Furthermore, Testani said she publicly supported budgets that raised taxes 6% a year on average between 2001 and 2009 — two years before she was an elected public official.
Similarly, Rick Costantini, majority leader of the Town Council and co-chair of Herbst’s re-election campaign, challenged Tesoro’s previous position on spending increases.
“While these budgets provided for very generous increases to public education, these budgets also consistently underfunded public safety,” Testani said.
“Mrs. Tesoro has demonstrated a consistent pattern of supporting budget increases that are completely outrageous and that taxpayers clearly cannot afford,” Costantini added.
Tesoro said that any budget comments made between 2001 and 2009 were during a period of time where she served as a PTA council member as well as a PTA council president.
“Part of my job was to speak and advocate for teachers and students,” she said.
“I never have regretted my time on the PTA; I have no apologies for it,” she added. “I was advocating as a private citizen and I think going back to things I said back then, in 2001, and showing them in only snippets, is unfair...
“I’d rather focus and respond to issues of the present, not these press releases that are caught up on disproving my record from 15 years go.”
Public Safety 2025
Besides highlighting achievements like EMS revenues and upgrading the town’s emergency communitications center, Herbst discussed public safety issues are expected to be completed this year, including body cameras for all patrolman and implementing a bike patrol program that should be in effect by this fall.
Looking further ahead, he told The Times he would like to reinstate the school resource officer program — two in each middle school and one in the high school, as well as developing a regional system to purchase equipment such as ballistic vests, radio systems and vehicles in bulk.
He added that he would like to create a consolidated regional dispatch center for police fire, and emergency medical services.
“Regional purchasing and regional efficiencies reduce costs in other areas, thus allowing us to make investments in other areas at no additional cost to the Trumbull taxpayer,” the first selectman explained.
Other public safety-related items part of his comprehensive, two-page plan focused on addressing mental health needs of students and responding to the physical needs of the aging population of Trumbull residents.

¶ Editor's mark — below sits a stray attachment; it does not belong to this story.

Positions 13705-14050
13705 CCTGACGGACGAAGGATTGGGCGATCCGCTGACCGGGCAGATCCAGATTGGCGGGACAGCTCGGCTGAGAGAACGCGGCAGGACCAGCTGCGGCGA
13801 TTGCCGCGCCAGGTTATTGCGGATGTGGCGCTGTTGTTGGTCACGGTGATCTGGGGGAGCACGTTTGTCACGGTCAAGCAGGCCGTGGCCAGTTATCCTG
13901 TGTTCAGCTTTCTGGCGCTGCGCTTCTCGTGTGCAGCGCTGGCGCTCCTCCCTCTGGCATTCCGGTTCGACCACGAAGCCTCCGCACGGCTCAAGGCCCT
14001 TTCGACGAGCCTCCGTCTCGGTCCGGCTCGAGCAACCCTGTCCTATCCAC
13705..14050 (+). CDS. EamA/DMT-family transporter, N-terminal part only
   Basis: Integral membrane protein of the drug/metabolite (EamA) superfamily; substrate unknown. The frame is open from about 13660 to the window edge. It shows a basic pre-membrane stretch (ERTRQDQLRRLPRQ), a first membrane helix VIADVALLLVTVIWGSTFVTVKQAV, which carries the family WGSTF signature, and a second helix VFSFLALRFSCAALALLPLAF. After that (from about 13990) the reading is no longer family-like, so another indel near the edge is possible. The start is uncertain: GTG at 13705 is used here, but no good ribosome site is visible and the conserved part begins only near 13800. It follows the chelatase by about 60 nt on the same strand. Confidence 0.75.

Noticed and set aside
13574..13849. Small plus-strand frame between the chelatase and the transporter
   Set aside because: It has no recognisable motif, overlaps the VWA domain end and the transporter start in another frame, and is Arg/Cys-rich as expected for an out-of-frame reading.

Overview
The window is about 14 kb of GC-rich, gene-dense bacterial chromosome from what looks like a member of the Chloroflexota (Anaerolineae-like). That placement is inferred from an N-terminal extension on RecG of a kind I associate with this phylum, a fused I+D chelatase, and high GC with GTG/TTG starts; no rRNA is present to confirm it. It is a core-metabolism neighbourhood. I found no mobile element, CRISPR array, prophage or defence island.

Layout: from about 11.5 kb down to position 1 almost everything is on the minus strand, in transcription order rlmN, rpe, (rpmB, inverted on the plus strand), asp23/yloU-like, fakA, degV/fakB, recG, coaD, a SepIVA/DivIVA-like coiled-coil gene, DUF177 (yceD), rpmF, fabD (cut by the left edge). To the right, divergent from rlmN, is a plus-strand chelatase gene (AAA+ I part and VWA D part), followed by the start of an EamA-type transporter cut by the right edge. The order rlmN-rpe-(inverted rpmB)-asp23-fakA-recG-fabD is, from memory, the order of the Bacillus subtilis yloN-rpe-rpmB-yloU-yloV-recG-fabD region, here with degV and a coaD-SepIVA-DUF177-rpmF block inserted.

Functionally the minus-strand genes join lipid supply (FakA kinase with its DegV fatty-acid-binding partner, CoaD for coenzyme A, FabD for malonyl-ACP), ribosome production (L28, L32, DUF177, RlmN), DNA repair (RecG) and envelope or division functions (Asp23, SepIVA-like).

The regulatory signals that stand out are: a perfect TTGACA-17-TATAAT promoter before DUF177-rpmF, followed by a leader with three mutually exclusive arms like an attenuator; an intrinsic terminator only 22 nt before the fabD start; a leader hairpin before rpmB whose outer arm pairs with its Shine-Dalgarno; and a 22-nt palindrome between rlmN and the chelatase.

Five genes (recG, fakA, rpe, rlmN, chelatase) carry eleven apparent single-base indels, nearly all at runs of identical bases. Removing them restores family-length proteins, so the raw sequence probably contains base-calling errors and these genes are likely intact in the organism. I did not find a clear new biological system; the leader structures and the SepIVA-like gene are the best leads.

“Commercial development and many physicians relocating their businesses from Bridgeport to Trumbull put a demand on EMS,” Hersbt said in a press release Monday. “Daytime call volume increases and demand is more than resources. By 2020, we need to add a third on-duty ambulance during the work week.
“In light of the aging population of Trumbull residents and the many long-term patient care facilities in town, we must plan for the future,” he added. “By 2025, a three-car minimum during the day shift and a two-car minimum during the overnight shift — by 2025, expand the existing EMS headquarters to better meet the needs of the department.”
As for mental health, Herbst said he wanted increase funding to the Mary Sherlach Counseling Center for additional mental health prevention and wellness.
“This needs to be done in conjunction with the Trumbull Police Department,” he said. “Prevention before intervention is critical and if a person has a mental health problem, we must do everything possible to treat that person so they do not eventually become a threat to themselves or society.”
He added that he would like to create a mental health forum that focuses on cyberbullying and teaches parents how to monitor their children on the Internet.
“This plan is real, it is comprehensive and it is designed to make sure that every Trumbull family can go to bed at night knowing they live in one of the safest communities in Connecticut,” he said. “My most solemn obligation as first selectman is to protect the people of Trumbull and I take no obligation more seriously.”